The Trusts (Amendment) Law 2016, which was recently gazetted, has amended and modernised the existing Cayman Islands Trusts Law. Along with provisions addressing certain powers and the appointment and discharge of trustees, the law introduces a number of retrospective provisions, covering trustees, Special Trust Alternative Regime trusts and charitable purposes.
The Cayman Islands government is set to grant the Cayman Islands Monetary Authority (CIMA) new enforcement powers under an amendment to the Monetary Authority Law. If passed in its existing form, the Monetary Authority (Amendment) Bill 2016 will allow CIMA to impose fines for breaches of regulatory laws by licensed or regulated individuals or entities.
The Cayman Islands Court of Appeal recently provided some clarity on the ranking of priority in the liquidation of amounts owing to shareholders and former shareholders of a company operating as an open-ended investment fund. The decision has confirmed that Section 37(7)(a) of the Cayman Islands Companies Law applies where a shareholder has merely accrued the right to redeem his or her shares, but has not yet completed the redemption process prescribed by the company's articles.
The new Confidential Information Disclosure Law modernises the Cayman Islands' approach to confidential information, doing away with the criminal penalties which accompanied its predecessor and bringing the deliberations over breach of confidence into the realm of the rules of equity and common law. The law includes a new exemption through which disclosure of confidential information is permitted, essentially introducing a 'whistleblowing' defence for disclosures made in good faith.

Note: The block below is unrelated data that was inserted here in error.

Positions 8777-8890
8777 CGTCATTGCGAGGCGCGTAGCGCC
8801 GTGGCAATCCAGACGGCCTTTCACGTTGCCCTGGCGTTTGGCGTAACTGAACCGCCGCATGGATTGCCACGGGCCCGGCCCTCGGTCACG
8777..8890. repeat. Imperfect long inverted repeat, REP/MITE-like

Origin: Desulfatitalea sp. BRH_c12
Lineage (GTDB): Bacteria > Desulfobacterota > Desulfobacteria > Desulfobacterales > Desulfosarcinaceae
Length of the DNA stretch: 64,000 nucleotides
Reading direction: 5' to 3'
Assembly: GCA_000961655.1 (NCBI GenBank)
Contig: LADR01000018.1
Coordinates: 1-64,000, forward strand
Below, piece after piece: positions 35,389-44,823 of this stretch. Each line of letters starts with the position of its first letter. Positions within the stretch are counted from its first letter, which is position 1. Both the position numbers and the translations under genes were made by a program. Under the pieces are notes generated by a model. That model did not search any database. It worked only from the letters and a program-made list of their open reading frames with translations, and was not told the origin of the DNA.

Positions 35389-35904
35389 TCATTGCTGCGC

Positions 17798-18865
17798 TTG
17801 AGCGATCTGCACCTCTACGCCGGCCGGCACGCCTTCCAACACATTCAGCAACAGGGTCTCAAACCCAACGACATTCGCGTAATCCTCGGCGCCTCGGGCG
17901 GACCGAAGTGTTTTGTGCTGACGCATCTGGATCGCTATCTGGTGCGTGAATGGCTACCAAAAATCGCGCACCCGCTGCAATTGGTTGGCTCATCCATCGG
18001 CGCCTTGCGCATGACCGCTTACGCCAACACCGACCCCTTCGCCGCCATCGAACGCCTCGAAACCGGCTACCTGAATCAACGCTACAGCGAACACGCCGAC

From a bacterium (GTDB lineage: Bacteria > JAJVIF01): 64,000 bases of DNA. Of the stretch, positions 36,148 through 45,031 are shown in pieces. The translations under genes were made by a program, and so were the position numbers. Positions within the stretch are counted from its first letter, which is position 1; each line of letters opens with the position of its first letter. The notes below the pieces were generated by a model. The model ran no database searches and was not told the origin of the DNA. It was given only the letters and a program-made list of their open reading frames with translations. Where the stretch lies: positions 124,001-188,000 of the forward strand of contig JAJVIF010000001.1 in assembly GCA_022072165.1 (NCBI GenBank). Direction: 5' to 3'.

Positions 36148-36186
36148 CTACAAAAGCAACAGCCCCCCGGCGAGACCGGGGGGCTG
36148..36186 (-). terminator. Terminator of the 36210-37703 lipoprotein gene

A recent decision by the Supreme Court of New York Appellate Division has affirmed that the law of the Cayman Islands applied on the question of the law applicable to derivative claims brought by a shareholder of a Cayman Islands company in the New York jurisdiction. Any shareholder of a Cayman Islands company that wishes to bring a derivative action must commence the action in the Cayman Islands.
Shareholders in a company that is the subject of a takeover and merger have certain intrinsic rights available to them in the event that they dissent to the merger, most notably a right to have their shares purchased at a 'fair value'. The Cayman courts will approach the issue of fair value on the individual facts; the starting point is a valuation approach on the basis of no discount or premium attributable to the merger itself.
The spotlight of the international community is shining more brightly than ever on international financial centres and those that use them, in an effort to reduce aggressive tax avoidance and tax evasion. To assist global efforts to tackle tax evasion and corruption and to increase transparency, the government has amended the Companies Law and proposed a fundamental overhaul of its confidentiality laws.
A bill was recently published for the creation of a new law permitting formation of the new Cayman limited liability company (LLC) corporate vehicle. The creation of the Cayman LLC is eagerly anticipated by the investment funds industry, as it will provide the market with a corporate vehicle that is closely aligned with the Delaware LLC and is more flexible than the vehicles presently used for structuring purposes.
A widely discussed recent Cayman Grand Court decision declined to follow the precedent set in Re China Milk Products Group Ltd, instead striking out a winding-up petition filed by the directors of China Shanshui Cement Group Limited for lack of standing. The decision re-establishes the principles set out in the English case of Re Emmadart Ltd as good law in the Cayman Islands.
The Companies (Amendment) Law 2015 has come into effect and will have potential application to all Cayman companies. The law amends the sections of the Companies Law (2013 Revision) which deal with notification of appointments and changes of directors. The law now requires companies to notify the Registrar of Companies within 60 days of first appointments and any subsequent changes in the register of directors and officers.